In­stantly lik­able

ABC Fam­ily’s new docu-se­ries is a frank and sweet look at son and trans­gen­der mom.

Los Angeles Times - - CALENDAR - MARY McNA­MARA TELE­VI­SION CRITIC mary.mcna­mara@la­

Tele­vi­sion critic Mary McNa­mara says trans­gen­der par­ents and fam­ily mem­bers in ‘Be­com­ing Us’ of­fer a gen­uine por­trait.

Talk about great tim­ing. Days af­ter Olympic gold medal­ist Cait­lyn Jen­ner ap­peared on the cover of Van­ity Fair, ABC Fam­ily pre­mieres its sweet and in­sight­ful new docu-se­ries “Be­com­ing Us,” which fol­lows two fam­i­lies, each with a tran­si­tion­ing trans­gen­der par­ent.

Like Jen­ner’s cover shot, with its un­abashed ref­er­ence to the old-school pinup, “Be­com­ing Us” re­minds us how ef­fec­tively popular cul­ture can ad­dress se­ri­ous is­sues by skirt­ing solem­nity and sanc­ti­mony in fa­vor of sim­ple hu­man­ity.

An­chored by an in­stantly lik­able teen, “Be­com­ing Us” uses a screen that of­ten sub­di­vides into video blogs, FaceTime chats and texts to make its pref­er­ence for selfie over soap­box in­stantly clear. Ben Le­hwald, an Illi­nois ju­nior with a pas­sion for photography and pos­si­bly the most ex­pres­sive eye­brows on tele­vi­sion since Mr. Spock, nar­rates his life as the child of a tran­si­tion­ing trans­gen­der woman.

In do­ing so, he and his fam­ily, as well as his girl­friend and her fam­ily (which in one of the more sus­pi­cious bits of serendip­ity also in­cludes a fa­ther who is tran­si­tion­ing) ad­dress both the par­tic­u­lars of their sit­u­a­tion and the uni­ver­sal­ity.

Though billed as a re­al­life “Trans­par­ent,” a ref­er­ence to last year’s show on Ama­zon in which Jef­frey Tam­bor plays a trans­gen­der woman who is also a par­ent to three grown chil­dren, “Be­com­ing Us” is some­thing dif­fer­ent. Ben is not grown, nor is his girl­friend, Danielle Mol­nar. Carly and Daniel’s de­ci­sion to tran­si­tion, though lib­er­at­ing for them, came at a price. Although ev­ery­one in­volved sup­ports the two, they also read­ily ac­knowl­edge the con­fu­sion, anger, pain and sense of be­trayal that fam­ily mem­bers can feel when a par­ent trans­forms in such a pro­found way.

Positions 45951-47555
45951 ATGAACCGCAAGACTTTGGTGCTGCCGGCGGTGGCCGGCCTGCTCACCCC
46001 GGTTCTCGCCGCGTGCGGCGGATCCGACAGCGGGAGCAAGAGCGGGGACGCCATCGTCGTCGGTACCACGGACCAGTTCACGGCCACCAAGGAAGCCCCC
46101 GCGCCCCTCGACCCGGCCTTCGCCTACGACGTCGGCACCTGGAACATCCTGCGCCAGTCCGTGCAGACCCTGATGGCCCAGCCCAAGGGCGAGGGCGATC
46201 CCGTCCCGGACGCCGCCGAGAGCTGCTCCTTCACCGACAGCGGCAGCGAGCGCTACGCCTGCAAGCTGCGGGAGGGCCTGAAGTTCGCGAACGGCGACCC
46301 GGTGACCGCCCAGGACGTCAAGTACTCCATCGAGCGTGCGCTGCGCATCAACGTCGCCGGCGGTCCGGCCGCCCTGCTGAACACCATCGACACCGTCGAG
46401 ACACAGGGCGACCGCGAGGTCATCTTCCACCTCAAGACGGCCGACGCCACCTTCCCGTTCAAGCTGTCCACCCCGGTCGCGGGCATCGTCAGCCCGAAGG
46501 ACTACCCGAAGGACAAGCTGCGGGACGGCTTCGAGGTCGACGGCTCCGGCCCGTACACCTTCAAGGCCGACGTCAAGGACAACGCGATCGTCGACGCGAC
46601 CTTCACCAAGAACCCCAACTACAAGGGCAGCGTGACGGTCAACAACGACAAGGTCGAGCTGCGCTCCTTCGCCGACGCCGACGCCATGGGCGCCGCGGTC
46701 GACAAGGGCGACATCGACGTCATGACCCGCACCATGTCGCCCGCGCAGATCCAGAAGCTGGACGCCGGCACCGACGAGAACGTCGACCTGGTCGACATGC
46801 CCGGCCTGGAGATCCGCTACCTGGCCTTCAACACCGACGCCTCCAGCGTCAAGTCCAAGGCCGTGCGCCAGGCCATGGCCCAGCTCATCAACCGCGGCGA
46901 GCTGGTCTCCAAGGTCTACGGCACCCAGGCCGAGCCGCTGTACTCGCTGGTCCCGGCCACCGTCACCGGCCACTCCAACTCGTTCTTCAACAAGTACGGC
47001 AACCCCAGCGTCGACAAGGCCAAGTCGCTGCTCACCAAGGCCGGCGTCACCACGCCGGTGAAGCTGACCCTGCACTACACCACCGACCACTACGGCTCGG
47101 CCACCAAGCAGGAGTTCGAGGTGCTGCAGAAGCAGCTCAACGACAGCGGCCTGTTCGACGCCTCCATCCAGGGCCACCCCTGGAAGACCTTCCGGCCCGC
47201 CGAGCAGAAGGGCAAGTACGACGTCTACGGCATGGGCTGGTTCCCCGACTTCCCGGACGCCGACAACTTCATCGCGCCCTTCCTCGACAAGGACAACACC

The beauty of “Be­com­ing Us” is that no one pre­tends oth­er­wise. When Carly brief ly tells her story of decades at­tempt­ing to find hap­pi­ness as a man even though she knew she was not one, she is re­morse­ful about the pain she caused her wife, Suzy. Suzy is un­der­stand­ably hurt and an­gry about the turn her life has taken; her re­la­tion­ship with Carly cur­rently re­volves solely around Ben.

Still, they re­main a cou­ple who di­vorced for rea­sons other than lack of love, and their dy­namic is fas­ci­nat­ing to watch. Scenes be­tween the two of­ten begin un­com­fort­ably, but the en­coun­ters in­vari­ably end with the ease of fa­mil­iar­ity. “You even stole my hair­dresser,” Suzy says with a laugh at one point.

“Damn you.”

Mean­while, the re­la­tion­ship be­tween Danielle and Ben of­fers so much breadth and depth to the story that it’s al­most im­pos­si­ble to be­lieve it was not en­gi­neered. (Although Danielle’s fa­ther, Daniel, has been tran­si­tion­ing since Danielle was 7, he is not com­pletely com­fort­able living pub­licly as a woman, pre­fer­ring, when we meet him, male ad­jec­tives and a more an­drog­y­nous look.)

This be­ing a tele­vi­sion show, things must hap­pen — and some­times the script­ing shows. When Suzy and Carly meet to dis­cuss Ben’s grades or when Ben’s step­sis­ter comes home to plan her wed­ding, “Be­com­ing Us” feels solidly or­ganic (though the sea­sons jump around a bit). But when Carly takes Daniel to get fit­ted for a bra, the scene un­nec­es­sar­ily in­cludes Danielle and Ben; in the sec­ond episode, a side nar­ra­tive in­volv­ing Ben’s friends mostly falls flat.

For­tu­nately, the main play­ers are com­pelling enough to over­look the in­evitable strains that come from shoe­horn­ing any real life into a tele­vi­sion se­ries. Like their son, Carly and Suzy are frank, funny and won­der­fully ex­pres­sive in a very nat­u­ral way, while Danielle is so gen­er­ous it bor­ders on wor­ri­some.

The real con­stancy of any fam­ily is com­pro­mise. In the best cir­cum­stance, the ledger of give and take is bal­anced by love rather than the stric­tures of quid pro quo. The loss that Ben, Suzy and Danielle feel is real and un­der­stand­able, but the giddy re­lief that Carly and Daniel feel at be­ing able to live as women is pal­pa­ble and in­fec­tious.

Many of us have par­ents, or chil­dren, who turn out to be not quite who we thought they were; few of us have the op­por­tu­nity to wit­ness such trans­for­ma­tive joy.

Though not yet 20, Ben and Danielle, who are no longer to­gether, seem ca­pa­ble of rec­og­niz­ing both the pain and the epiphany, and that alone is amaz­ing.

Jean White­side ABC Fam­ily

THE IN­SIGHT­FUL new docu-se­ries “Be­com­ing Us” fol­lows Carly, a trans­gen­der woman, and her fam­ily, es­pe­cially son Ben, as they deal with her tran­si­tion.

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